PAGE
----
The abundance of negative consumer sentiment about a handful of recent brand initiatives to engage the LGBTQ+ community highlights the immense importance of audience data in marketing. Personalization is the key to making meaningful connections, but success in today’s digitally charged media landscape also requires authenticity and brand integrity.
Headlines aside, people, including the LGBTQ+ community, are increasingly looking for content—and brands—they can connect with. That’s where having a precise understanding of anyone a brand may want to engage with can make all the difference.
In general, our most recent international global LGBTQ+ inclusive media perceptions study found that all audiences are receptive to brand targeting based on sexual orientation and/or gender identity. Bisexuals are the most receptive, as 19.7% say they’re very comfortable with this practice, closely followed by heterosexuals at 19.4%. People who identify as gay are less receptive, as only 13.9% report being very comfortable with this type of brand targeting.
The findings from our study also highlight that non-cisgender identifying1 audiences are more comfortable with brand targeting than cisgender2 audiences. Receptiveness among this audience is highest in Spain, and lowest in the U.K.
To the credit of brands, almost 64% of non-cisgender identifying audiences say that both the products and messages within the targeted ads they’ve received are relevant to them. On the other hand, however, only 26.4% of non-cisgender identifying audiences say they’ve received targeted ads. Among the broader LGBTQ+ community, the percentage drops to just 19%.
While the noise surrounding some recent brand initiatives has grown loud in recent months, the data from our study highlights that brands have more of an engagement opportunity than they’re acting on. That’s where a critical understanding of consumers—customers and prospects—comes into play, combined with the knowledge that the borderless media landscape makes it impossible to limit who does and who doesn’t see something.
Data and technology can help marketers identify audiences and engage with them, but brands can’t control how people share their messages. Said differently, ad delivery is much different from ad exposure. Brand integrity is critical on this front. Compared with the brands that have faced consumer backlash this year, a number of other well-known brands have been praised for upholding their positions on transgender inclusivity, including Victoria’s Secret this past March. And what’s more, a December 2022 GLAAD-Edelman report found that Americans are two times more likely to use a brand that demonstrates a commitment to expanding and protecting LGBTQ rights.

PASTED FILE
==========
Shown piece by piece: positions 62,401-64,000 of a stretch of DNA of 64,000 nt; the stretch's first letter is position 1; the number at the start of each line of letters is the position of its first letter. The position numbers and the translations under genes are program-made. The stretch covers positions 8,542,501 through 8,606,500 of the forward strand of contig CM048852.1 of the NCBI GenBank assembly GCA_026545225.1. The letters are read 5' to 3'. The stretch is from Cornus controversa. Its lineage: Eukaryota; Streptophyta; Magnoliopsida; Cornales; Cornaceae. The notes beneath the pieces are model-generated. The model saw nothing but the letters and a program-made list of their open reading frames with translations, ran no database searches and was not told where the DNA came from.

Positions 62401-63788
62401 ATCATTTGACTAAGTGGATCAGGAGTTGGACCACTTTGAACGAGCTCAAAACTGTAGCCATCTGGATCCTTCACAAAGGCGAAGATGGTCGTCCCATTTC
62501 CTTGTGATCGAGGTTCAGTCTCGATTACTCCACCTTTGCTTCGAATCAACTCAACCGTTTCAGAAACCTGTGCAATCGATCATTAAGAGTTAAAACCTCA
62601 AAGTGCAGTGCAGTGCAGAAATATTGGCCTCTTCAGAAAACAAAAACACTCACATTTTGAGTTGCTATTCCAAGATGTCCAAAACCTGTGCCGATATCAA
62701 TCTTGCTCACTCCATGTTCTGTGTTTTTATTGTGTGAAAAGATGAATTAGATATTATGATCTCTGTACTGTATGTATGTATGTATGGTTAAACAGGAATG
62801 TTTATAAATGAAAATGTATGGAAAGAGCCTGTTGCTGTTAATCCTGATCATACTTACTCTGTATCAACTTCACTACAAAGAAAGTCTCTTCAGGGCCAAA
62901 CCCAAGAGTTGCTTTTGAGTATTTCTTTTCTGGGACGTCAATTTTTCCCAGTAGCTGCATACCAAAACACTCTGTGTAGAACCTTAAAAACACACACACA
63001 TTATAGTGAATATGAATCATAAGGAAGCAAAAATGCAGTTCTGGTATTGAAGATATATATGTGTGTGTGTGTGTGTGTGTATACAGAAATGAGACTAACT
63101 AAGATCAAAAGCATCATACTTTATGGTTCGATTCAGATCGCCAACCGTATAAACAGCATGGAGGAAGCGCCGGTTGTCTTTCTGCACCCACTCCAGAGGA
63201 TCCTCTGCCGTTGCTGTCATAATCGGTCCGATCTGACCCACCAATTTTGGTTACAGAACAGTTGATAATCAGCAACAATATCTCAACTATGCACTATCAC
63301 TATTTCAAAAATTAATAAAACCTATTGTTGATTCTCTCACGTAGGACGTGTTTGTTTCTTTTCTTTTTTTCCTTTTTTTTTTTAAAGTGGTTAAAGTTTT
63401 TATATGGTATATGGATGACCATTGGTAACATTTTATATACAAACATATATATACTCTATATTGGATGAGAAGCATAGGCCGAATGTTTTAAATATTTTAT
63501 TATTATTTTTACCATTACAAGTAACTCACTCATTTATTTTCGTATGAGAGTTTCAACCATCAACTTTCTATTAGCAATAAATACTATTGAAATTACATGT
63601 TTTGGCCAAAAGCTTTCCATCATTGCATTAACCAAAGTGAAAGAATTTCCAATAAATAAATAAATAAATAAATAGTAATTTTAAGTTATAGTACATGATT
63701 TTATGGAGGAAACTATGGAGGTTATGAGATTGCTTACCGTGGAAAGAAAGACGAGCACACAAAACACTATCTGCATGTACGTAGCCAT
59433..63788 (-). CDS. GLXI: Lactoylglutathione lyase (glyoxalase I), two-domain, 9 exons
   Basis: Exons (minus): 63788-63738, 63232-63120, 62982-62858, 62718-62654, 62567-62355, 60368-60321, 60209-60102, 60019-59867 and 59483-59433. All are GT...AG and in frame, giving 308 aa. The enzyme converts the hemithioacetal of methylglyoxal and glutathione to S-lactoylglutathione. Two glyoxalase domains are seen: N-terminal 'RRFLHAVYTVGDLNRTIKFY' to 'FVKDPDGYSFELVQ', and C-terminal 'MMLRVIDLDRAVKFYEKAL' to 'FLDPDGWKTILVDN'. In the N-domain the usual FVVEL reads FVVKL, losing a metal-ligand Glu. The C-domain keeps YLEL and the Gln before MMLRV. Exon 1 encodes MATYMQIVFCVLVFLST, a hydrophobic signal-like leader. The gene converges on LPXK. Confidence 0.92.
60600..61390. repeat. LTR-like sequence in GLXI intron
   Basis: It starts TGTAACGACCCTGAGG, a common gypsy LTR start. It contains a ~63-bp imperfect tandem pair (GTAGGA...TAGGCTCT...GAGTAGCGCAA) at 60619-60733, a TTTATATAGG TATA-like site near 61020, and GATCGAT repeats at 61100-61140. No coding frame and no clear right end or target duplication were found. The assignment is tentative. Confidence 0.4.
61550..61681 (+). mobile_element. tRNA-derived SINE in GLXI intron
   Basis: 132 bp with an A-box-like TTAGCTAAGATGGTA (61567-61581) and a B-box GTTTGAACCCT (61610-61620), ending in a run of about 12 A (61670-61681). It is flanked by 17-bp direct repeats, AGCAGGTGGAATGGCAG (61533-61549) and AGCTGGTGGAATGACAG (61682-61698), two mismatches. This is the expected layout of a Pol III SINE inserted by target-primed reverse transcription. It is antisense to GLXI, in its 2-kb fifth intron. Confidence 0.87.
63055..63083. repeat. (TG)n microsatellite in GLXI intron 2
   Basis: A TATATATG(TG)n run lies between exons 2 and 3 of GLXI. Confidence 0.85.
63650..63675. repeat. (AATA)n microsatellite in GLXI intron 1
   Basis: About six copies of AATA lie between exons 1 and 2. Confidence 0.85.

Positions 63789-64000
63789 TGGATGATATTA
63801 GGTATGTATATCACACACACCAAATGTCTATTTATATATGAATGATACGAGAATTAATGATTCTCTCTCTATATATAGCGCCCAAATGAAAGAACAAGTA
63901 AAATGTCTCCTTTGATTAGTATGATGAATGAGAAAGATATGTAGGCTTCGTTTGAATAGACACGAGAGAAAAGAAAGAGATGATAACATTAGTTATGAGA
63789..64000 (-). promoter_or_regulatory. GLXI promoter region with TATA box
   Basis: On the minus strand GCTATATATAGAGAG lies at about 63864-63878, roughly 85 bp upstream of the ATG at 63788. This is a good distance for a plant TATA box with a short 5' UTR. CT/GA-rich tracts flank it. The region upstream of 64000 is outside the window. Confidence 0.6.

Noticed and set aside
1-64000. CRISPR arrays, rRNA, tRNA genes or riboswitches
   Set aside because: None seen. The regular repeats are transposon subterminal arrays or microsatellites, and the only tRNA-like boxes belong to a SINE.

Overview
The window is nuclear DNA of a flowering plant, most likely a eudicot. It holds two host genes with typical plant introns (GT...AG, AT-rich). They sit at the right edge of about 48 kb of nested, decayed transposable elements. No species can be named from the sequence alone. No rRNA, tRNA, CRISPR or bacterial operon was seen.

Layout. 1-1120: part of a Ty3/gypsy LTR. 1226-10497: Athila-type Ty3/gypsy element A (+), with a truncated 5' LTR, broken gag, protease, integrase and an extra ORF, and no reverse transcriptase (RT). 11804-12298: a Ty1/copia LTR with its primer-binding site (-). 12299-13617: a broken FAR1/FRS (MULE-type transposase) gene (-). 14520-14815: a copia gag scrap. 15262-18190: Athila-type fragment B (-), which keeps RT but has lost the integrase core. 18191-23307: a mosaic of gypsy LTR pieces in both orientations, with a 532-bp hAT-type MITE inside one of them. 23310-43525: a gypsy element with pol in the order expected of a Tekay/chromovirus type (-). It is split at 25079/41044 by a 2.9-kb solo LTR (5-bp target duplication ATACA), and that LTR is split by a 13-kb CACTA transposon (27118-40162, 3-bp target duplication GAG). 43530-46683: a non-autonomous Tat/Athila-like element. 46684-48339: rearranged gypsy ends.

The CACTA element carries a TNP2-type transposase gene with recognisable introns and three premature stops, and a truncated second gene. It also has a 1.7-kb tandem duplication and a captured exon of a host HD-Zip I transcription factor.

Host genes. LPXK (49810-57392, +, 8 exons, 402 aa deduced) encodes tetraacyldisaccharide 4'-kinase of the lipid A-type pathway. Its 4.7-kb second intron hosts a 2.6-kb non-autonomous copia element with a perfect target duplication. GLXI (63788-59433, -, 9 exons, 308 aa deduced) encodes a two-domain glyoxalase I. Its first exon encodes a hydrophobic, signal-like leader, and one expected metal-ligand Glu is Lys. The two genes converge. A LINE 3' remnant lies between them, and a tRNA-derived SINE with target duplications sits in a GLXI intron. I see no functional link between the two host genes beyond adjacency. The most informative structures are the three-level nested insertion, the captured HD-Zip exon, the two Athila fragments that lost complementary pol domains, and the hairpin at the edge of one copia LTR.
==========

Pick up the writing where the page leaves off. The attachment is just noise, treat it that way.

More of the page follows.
Best intentions aside—and as recent history demonstrates—not everyone is receptive to inclusivity. Brand purpose will always need steadfast support for long-term gains, particularly when there is pushback, as opposition is a real consideration for brands today. Globally, only 25.6% of cisgender people say they’d like programming and advertising to do more to celebrate inclusivity and positive stories about LGBTQ+ individuals. Receptiveness is highest in Brazil (33.6%) and lowest in France (13.8%).
On the subject of LGBTQ+ inclusion, Sarah Kate Ellis, president of GLAAD, says that brands know that it’s good for business. Within the context of recent news, she was quoted in a TIME article, saying that “Companies will not end the standard business practice of including diverse people in ads and marketing because a small number of loud, fringe of anti-LGBTQ activists make noise on social media.”
Despite any short-term effects associated with divided audiences, experts agree that the vast majority of boycotts fail in the long term. Maurice Schweitzer, a professor at University of Pennsylvania’s Wharton School of Business, tells ABC News that boycotts need to be sustained and coordinated—which is rare. Nike stock, for example, is up 48.8% from when the brand faced backlash for partnering with Colin Kaepernick back in 2018.
For additional information, download our latest LGBTQ+ report.
1Non-cisgender identifying refers to people who do not follow other people’s ideas about how they should look or act based on the female or male sex they were assigned at birth.
2Cisgender refers to people whose gender identity corresponds with the sex they were assigned at birth.